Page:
Monday, May 4, 2020

Booknotes: Blood in the Borderlands

New Arrival:
Blood in the Borderlands: Conflict, Kinship, and the Bent Family, 1821–1920 by David C. Beyreis (Univ of Neb Press, 2020).

From the description: Though I have to wonder if more than a small percentage of Americans today would be even recognize the name, "(t)he Bents might be the most famous family in the history of the American West. From the 1820s to 1920 they participated in many of the major events that shaped the Rocky Mountains and Southern Plains. They trapped beaver, navigated the Santa Fe Trail, intermarried with powerful Indian tribes, governed territories, became Indian agents, fought against the U.S. government, acquired land grants, and created historical narratives."

Born in St. Louis in 1809, William Bent formed a business partnership with three of his brothers in the 1820s, and the four initially engaged in the fur trade along the upper Arkansas River in today's Colorado. Establishing the famous Bent's (Old) Fort along a branch route of the Sante Fe Trail, the brothers were successful and influential traders. Utilizing a borderlands practice common throughout human history, Bent cemented economic and familial ties with the Cheyenne through intermarriage. More from the description: "The Bent family’s financial and political success through the mid-nineteenth century derived from the marriages of Bent men to women of influential borderland families—New Mexican and Southern Cheyenne. When mineral discoveries, the Civil War, and railroad construction led to territorial expansions that threatened to overwhelm the West’s oldest inhabitants and their relatives, the Bents took up education, diplomacy, violence, entrepreneurialism, and the writing of history to maintain their status and influence."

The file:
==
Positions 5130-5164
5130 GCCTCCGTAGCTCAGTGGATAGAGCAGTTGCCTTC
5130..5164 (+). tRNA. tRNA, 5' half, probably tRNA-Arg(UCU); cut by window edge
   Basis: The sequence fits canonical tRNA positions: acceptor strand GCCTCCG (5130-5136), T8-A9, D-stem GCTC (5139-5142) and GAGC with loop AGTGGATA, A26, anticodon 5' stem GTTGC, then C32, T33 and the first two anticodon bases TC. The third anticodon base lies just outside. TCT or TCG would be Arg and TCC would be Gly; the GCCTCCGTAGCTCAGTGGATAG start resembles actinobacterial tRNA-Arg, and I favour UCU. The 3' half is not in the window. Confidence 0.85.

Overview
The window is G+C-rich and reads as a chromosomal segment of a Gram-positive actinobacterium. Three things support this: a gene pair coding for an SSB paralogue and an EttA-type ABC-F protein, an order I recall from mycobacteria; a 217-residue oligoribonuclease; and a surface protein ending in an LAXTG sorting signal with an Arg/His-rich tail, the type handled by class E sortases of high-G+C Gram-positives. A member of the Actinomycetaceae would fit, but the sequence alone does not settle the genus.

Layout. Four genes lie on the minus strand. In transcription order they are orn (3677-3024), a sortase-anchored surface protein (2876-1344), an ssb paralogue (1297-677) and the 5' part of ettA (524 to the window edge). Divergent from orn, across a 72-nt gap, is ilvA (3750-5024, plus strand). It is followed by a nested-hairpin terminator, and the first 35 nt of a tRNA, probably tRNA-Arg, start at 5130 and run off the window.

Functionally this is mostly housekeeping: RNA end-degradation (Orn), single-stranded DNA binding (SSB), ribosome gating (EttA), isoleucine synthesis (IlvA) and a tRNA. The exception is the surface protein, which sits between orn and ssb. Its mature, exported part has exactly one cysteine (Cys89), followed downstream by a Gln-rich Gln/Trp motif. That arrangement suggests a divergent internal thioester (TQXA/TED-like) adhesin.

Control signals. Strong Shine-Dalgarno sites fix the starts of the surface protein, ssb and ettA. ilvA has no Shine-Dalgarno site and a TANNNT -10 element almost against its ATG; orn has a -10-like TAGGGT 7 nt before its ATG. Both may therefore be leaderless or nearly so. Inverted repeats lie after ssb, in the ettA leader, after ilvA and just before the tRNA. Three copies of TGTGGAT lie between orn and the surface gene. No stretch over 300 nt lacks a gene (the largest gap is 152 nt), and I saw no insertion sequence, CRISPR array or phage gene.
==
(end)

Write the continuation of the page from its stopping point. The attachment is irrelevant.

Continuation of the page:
One lengthy chapter in Blood in the Borderlands: Conflict, Kinship, and the Bent Family, 1821–1920 specifically examines the Civil War years, focusing much of its attention on Sand Creek. Acting in the capacity of a diplomatic go-between, Bent could not avert the tragedy, and family members were present in Black Kettle's Southern Cheyenne village when it was attacked by Col. Chivington's Colorado volunteers in November 1864. After the war, Bent served as one of the U.S. negotiators that secured new treaties between the U.S. government and the Upper Arkansas tribes.

I'm far from knowledgeable enough about the existing Bent family literature to comment on how Blood in the Borderlands complements it, but author David Beyreis "incorporates new material about the women in the family and the “forgotten” Bents and shows how indigenous power shaped the family’s business and political strategies as the family adjusted to American expansion and settler colonist ideologies." Kudos to the person who came up with the title, too, as it is an excellent combination of alliteration and double meaning!

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